Your gut is home to both good and bad bacteria, which outnumber the cells in your body by at least 10 to one. The challenge is optimizing the bacterial population in your gut: striving for an ideal good to bad bacteria ratio. This can help them live in a beneficial, symbiotic relationship to help nourish you and fight disease.

Here is a summary for making your own fermented vegetables:

Shred and cut your chosen vegetables. Juice some celery. This is used as the brine, as it contains natural sodium and keeps the vegetables anaerobic. This eliminates the need for sea salt, which prevents growth of pathogenic bacteria. Pack the veggies and celery juice into a 32-ounce wide-mouthed canning jar. A kraut pounder tool can be helpful to pack the jar and eliminate any air pockets. Top with a cabbage leaf, tucking it down the sides. Make sure the veggies are completely covered with celery juice and that the juice is all the way to the top of the jar to eliminate trapped air. Seal the jar store in a warm, slightly moist place for 24 to 96 hours, depending on the food being cultured. Ideal temperature range is 68-75 degrees Fahrenheit; 85 degrees max. Remember, heat kills the microbes! When done, store in the refrigerator to slow down the fermentation process.

Incidentally, there are two different kinds of pickles. When you preserve cucumbers in vinegar, you get pickles. But when you soak cucumbers in a salt-water brine, you get probiotic pickles. One pickle can contain up to 20 percent of your daily Vitamin K value—a vitamin essential to bone and heart health.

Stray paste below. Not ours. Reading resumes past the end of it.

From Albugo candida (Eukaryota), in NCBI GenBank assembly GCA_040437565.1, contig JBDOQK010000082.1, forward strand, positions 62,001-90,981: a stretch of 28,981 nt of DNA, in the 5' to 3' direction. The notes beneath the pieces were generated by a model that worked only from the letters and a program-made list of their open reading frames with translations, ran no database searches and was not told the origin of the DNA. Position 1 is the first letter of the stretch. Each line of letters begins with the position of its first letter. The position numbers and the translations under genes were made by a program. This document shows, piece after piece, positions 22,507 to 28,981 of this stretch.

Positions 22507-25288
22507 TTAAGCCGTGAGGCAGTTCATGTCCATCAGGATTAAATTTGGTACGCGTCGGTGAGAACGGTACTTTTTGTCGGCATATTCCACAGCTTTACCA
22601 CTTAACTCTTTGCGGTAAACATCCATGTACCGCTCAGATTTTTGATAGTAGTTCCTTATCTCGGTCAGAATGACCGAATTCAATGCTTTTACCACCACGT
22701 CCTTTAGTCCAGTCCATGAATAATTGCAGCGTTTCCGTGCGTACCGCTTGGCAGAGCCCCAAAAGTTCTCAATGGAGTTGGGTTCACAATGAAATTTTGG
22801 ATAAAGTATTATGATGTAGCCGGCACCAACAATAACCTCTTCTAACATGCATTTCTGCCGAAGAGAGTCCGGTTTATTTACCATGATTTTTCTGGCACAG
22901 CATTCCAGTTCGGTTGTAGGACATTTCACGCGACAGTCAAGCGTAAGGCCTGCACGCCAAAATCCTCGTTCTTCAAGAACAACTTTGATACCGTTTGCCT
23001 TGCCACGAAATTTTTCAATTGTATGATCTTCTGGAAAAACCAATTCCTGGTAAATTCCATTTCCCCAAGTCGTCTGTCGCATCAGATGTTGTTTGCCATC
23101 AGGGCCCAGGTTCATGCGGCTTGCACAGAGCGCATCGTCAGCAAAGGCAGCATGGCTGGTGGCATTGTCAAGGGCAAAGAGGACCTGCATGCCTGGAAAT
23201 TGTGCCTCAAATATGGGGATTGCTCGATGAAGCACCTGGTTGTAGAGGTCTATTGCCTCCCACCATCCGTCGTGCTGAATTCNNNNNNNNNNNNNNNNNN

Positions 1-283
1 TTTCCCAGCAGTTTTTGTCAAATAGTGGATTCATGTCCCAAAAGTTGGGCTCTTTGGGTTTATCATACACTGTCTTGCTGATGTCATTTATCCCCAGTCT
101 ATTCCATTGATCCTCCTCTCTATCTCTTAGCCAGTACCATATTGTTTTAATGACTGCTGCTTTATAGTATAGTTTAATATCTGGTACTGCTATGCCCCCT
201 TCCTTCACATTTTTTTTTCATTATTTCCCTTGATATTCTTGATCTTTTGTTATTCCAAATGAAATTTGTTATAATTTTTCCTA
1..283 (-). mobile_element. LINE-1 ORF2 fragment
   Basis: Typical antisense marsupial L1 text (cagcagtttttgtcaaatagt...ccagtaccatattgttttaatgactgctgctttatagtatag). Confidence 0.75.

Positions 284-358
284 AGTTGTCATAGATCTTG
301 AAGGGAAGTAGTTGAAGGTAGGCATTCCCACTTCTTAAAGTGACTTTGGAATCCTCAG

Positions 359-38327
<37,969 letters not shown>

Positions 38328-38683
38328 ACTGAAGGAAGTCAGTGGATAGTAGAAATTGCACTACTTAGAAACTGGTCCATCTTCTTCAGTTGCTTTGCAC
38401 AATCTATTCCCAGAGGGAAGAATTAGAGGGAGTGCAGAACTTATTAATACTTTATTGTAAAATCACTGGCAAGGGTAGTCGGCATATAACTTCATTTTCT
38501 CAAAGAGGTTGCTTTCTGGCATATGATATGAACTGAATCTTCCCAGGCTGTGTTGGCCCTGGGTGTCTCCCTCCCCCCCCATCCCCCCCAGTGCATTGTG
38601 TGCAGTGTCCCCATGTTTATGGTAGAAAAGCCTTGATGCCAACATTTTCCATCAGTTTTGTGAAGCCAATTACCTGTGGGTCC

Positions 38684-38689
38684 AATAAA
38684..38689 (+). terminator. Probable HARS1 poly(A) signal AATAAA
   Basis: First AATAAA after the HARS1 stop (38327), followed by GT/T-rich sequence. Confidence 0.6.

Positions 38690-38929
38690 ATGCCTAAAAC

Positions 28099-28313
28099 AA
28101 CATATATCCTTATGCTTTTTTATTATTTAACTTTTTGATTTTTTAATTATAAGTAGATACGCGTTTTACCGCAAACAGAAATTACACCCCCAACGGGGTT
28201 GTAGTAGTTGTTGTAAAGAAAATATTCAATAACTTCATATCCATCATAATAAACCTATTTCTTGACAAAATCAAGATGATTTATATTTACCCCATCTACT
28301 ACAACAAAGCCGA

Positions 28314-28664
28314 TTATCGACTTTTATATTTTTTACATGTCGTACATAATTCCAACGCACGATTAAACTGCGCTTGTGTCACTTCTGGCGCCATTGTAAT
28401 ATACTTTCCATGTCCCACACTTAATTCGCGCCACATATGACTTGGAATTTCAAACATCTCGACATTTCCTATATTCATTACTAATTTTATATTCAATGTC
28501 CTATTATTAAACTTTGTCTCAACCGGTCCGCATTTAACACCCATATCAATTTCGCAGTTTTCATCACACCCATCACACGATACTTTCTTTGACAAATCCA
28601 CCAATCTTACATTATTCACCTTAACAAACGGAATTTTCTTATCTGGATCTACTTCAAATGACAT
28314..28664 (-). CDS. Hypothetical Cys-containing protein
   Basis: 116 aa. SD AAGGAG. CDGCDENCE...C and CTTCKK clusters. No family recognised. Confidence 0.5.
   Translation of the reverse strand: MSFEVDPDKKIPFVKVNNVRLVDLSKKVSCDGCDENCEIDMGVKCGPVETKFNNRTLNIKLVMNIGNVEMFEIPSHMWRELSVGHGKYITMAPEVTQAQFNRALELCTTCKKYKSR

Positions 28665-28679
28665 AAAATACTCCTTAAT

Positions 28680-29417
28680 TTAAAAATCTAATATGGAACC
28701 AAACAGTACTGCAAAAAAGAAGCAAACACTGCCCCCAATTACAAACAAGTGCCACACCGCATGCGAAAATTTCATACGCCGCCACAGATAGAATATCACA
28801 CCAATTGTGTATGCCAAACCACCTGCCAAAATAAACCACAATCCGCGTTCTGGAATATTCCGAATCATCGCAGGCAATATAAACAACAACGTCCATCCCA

Disclaimer: The contents of this website are not intended to replace a one to one relationship with your health practitioner nor are they meant as medical advice. You are encouraged to do your own research and make your own decisions in partnership with your medical practitioner.

Irritable Bowel Syndrome

It’s not known exactly what causes irritable bowel syndrome, but a variety of factors play a role, some of which are stress, improper digestion, and poor dietary habits. The walls of the intestines are lined with layers of muscle that contract and relax in a coordinated rhythm as they move food from your stomach through your intestinal tract to your rectum, somewhat like a Mexican Wave. If you have irritable bowel syndrome, the contractions may be stronger and last longer than normal, causing gas, bloating and diarrhoea or the opposite may occur, with weak intestinal contractions slowing food passage and leading to hard, dry stools, which are associated with constipation. Excess gas also occurs if you eat too quickly or bolt down your meals, as you are inclined to swallow more air which, of course, turns into gas.photo4design.com-60814-a-woman-with-a-stomach-ache-

Abnormalities in your gastrointestinal nervous system may also play a role, causing you to experience greater than normal discomfort when your abdomen stretches from gas or stool. Poorly coordinated signals between the brain and the intestines can make your body overreact to the changes that normally occur in the digestive process. This overreaction can cause pain, diarrhoea or constipation. Irritable Bowel Syndrome (IBS) should not be confused with inflammatory Bowel Disorder (IBD). Inflammatory bowel disorder is an auto-immune disease which affects all parts of your digestive tract and as the name implies, is caused by chronic inflammation. The two primary diseases that fall into this category are Crohn’s disease, which can affect the entire digestive tract from mouth to anus and ulcerative colitis which only affect the colon (large intestine). Irritable bowel syndrome (IBS), on the other hand, is a functional bowel disorder and there are no significant physical conditions that contribute to it.